The Suffrage Movement and New Feminism
February 27, 2013
Declaration of Sentiments and Resolutions (1920)
| * Delivered by Elizabeth Cady Stanton to an audience of about 200 women and 40 men * Resolutions * Laws that conflict with the happiness of a women are invalid * Laws that prevent a women from occupying a station are invalid * A woman is a man’s equal as dictated by god * Women should know the laws that restrain them * Men should be held to the same moral standards as women * It is the duty of women to win their rights
| The Suffrage Movement Leading up to the Ratification of the 19th Amendment
| * The Declaration of Sentiments (See above) * Woman’s rights convention in Syracuse in 1856 * Lead by Susan B Anthony * Minor V. Happersett * Rejected claims of suffrage from 14th amendment * Caused suffragettes to turn from courts to states and congress * Admission of Wyoming (1890) * Allowed women to vote * First state to allow this * By 1900, Colorado, Utah, Idaho allowed women to vote * Teddy Roosevelt * Roosevelt’s party was the first major political party to endorse female suffrage * Marked a change in attitudes towards the feminist movement * Ratification of the 19th Amendment * Originally drafted in by Susan B. Anthony and Elizabeth Cady Stanton (originally submitted 1872) * (August 1920) two thirds majority in congress finally received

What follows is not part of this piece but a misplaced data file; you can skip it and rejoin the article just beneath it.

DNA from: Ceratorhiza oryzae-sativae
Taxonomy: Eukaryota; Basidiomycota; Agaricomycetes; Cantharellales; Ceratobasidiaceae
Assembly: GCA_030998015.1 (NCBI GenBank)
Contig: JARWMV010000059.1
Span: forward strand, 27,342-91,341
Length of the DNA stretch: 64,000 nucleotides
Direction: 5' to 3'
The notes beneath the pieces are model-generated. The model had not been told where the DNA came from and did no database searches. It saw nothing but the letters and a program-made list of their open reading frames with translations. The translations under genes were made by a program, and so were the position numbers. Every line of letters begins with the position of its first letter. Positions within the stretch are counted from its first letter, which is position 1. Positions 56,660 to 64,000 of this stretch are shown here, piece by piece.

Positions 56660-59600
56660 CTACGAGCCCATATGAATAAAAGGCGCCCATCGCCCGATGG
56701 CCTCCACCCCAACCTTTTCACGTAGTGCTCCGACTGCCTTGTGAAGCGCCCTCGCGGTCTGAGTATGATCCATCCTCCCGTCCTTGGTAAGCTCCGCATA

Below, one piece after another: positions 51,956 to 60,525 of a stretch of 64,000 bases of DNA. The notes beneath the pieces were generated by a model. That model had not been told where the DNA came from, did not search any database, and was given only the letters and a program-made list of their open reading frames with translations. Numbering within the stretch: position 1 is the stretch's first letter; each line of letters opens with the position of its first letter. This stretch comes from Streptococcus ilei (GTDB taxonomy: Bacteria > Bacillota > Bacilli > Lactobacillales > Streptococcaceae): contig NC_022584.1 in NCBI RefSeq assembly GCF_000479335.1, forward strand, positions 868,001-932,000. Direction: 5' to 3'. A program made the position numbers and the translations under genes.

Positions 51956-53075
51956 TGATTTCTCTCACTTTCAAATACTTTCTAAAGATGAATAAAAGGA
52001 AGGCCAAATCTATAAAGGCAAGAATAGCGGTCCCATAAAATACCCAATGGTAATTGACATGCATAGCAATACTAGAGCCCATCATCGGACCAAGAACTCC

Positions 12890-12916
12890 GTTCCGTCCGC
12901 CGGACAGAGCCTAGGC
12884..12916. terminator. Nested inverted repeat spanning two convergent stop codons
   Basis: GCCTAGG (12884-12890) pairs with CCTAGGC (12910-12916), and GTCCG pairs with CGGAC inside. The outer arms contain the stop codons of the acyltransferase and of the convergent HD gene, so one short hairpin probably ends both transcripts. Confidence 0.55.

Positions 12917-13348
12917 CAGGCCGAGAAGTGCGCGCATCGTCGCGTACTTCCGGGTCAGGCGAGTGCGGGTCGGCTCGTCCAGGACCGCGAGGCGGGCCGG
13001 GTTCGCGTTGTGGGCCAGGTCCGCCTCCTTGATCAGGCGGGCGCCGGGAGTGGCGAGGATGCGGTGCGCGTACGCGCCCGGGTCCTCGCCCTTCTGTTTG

| * Historians divide the movement into two general time periods: the “first wave” (19th century) and the “second wave” (late 20th century) * Both “waves,” in part, drew inspiration from other social movements * Abolitionism -> “first wave” * Civil Rights -> “second wave” * Split feminist ideals * Female military service * The right to maternity leave and other “special protections” for women * Universal feminist ideals * The right to chose abortion * The...
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